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In microbiology, we often hear "we use Petri dishes to prepare our cultural media".

Which is correct — "Petri dishes" or "Petri plates"?

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Typically you'll hear either "petri dishes" or "plates", not usually "petri plates". Either way though people will understand what you're talking about.

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  • 3
    $\begingroup$ I tried growing bacteria on paper plates once because the protocol just said plates. $\endgroup$ – user137 Nov 19 '15 at 4:42
  • $\begingroup$ @user137 That'll get you every time. Just leave some leftover food on the plate and it should grow just fine $\endgroup$ – Angelmass Nov 19 '15 at 5:47
  • $\begingroup$ @user137 lol. Seriously ? $\endgroup$ – Dexter Nov 19 '15 at 12:41
  • $\begingroup$ @Dexter No not seriously, but it's generally a good idea to be as specific as you can in your methods section. You can say plates, but be sure to list size, material, manufacturer, etc. In the rest of the paper you can just say plates, but the reader needs to be able to look up how you did the procedure, and sometimes details about plates matter. $\endgroup$ – user137 Nov 20 '15 at 1:21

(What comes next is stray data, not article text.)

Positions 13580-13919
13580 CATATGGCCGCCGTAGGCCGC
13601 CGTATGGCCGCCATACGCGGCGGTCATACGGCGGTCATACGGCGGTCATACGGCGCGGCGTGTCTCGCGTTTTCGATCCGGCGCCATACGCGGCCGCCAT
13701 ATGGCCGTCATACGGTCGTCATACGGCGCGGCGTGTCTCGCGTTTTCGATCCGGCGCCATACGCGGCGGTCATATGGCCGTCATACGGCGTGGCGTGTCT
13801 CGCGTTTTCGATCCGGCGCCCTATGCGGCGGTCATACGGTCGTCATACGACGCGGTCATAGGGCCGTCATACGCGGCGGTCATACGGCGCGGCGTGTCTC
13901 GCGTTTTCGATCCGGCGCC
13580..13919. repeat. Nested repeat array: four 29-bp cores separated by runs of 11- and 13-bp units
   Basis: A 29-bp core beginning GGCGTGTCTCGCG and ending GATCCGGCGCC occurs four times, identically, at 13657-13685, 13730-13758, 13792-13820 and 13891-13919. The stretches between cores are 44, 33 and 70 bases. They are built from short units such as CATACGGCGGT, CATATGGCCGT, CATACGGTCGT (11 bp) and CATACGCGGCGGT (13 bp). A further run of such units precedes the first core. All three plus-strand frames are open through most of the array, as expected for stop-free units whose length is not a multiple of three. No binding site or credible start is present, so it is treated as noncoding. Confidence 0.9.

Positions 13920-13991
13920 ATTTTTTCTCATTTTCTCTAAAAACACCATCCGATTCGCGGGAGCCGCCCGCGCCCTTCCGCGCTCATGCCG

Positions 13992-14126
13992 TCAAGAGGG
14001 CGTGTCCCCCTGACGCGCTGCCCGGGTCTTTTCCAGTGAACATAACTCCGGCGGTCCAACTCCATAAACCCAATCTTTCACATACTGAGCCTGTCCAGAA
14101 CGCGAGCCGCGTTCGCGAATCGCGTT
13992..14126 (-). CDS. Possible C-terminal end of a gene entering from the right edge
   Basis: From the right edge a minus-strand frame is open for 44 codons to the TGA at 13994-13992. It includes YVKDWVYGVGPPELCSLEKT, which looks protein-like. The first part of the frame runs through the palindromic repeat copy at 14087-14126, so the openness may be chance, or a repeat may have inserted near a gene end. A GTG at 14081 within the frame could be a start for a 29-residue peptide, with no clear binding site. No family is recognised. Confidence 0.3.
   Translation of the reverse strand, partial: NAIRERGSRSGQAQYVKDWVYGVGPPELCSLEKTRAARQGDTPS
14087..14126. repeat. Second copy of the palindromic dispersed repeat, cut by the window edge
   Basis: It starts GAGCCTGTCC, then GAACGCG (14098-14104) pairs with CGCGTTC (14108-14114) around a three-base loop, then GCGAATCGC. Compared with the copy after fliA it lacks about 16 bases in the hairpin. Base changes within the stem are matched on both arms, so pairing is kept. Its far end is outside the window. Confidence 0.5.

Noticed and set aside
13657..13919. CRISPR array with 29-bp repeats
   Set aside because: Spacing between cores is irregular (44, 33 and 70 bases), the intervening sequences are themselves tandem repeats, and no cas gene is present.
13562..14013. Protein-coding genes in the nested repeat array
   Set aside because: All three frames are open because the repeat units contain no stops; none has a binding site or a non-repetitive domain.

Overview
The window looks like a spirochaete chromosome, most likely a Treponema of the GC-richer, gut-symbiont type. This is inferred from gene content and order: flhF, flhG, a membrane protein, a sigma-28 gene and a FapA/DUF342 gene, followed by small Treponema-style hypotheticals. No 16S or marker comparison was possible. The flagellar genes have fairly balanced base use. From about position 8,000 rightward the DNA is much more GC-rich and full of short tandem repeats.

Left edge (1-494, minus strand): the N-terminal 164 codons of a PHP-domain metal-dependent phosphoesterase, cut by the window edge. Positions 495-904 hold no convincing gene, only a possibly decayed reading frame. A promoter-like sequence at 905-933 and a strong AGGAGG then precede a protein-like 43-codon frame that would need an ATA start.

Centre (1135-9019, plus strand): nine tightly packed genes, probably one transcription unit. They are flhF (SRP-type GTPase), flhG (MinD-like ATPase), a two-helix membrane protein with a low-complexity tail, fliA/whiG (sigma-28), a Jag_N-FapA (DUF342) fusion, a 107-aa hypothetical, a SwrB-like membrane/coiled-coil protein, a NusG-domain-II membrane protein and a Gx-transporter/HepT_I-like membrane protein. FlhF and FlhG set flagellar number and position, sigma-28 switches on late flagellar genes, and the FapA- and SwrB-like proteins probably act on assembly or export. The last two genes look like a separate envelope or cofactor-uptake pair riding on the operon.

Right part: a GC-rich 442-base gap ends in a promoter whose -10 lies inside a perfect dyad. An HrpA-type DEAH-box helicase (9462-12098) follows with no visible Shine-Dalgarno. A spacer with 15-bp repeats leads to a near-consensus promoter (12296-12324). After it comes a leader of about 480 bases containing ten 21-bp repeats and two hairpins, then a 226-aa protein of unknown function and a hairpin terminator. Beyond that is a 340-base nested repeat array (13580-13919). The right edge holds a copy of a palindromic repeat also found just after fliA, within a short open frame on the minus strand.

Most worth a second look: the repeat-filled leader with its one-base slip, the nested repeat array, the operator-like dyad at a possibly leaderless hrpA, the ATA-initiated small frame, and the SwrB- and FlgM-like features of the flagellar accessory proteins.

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In my experience, a "Petri dish" or a "dish" refers to something like this:

Petri dish

From Wikimedia

i.e., a single-well container, made of either glass or, more commonly nowadays, plastic.

On the other hand, a "plate" (I've never heard the term "Petri plate" before) typically refers to a multi-well container, having anywhere from 6 to 1536 individual wells:

plates

From pipette.com

Disclaimer: I work almost exclusively in the eukaryotic/mammalian world, so there may be different nomenclature among bacteriologists.

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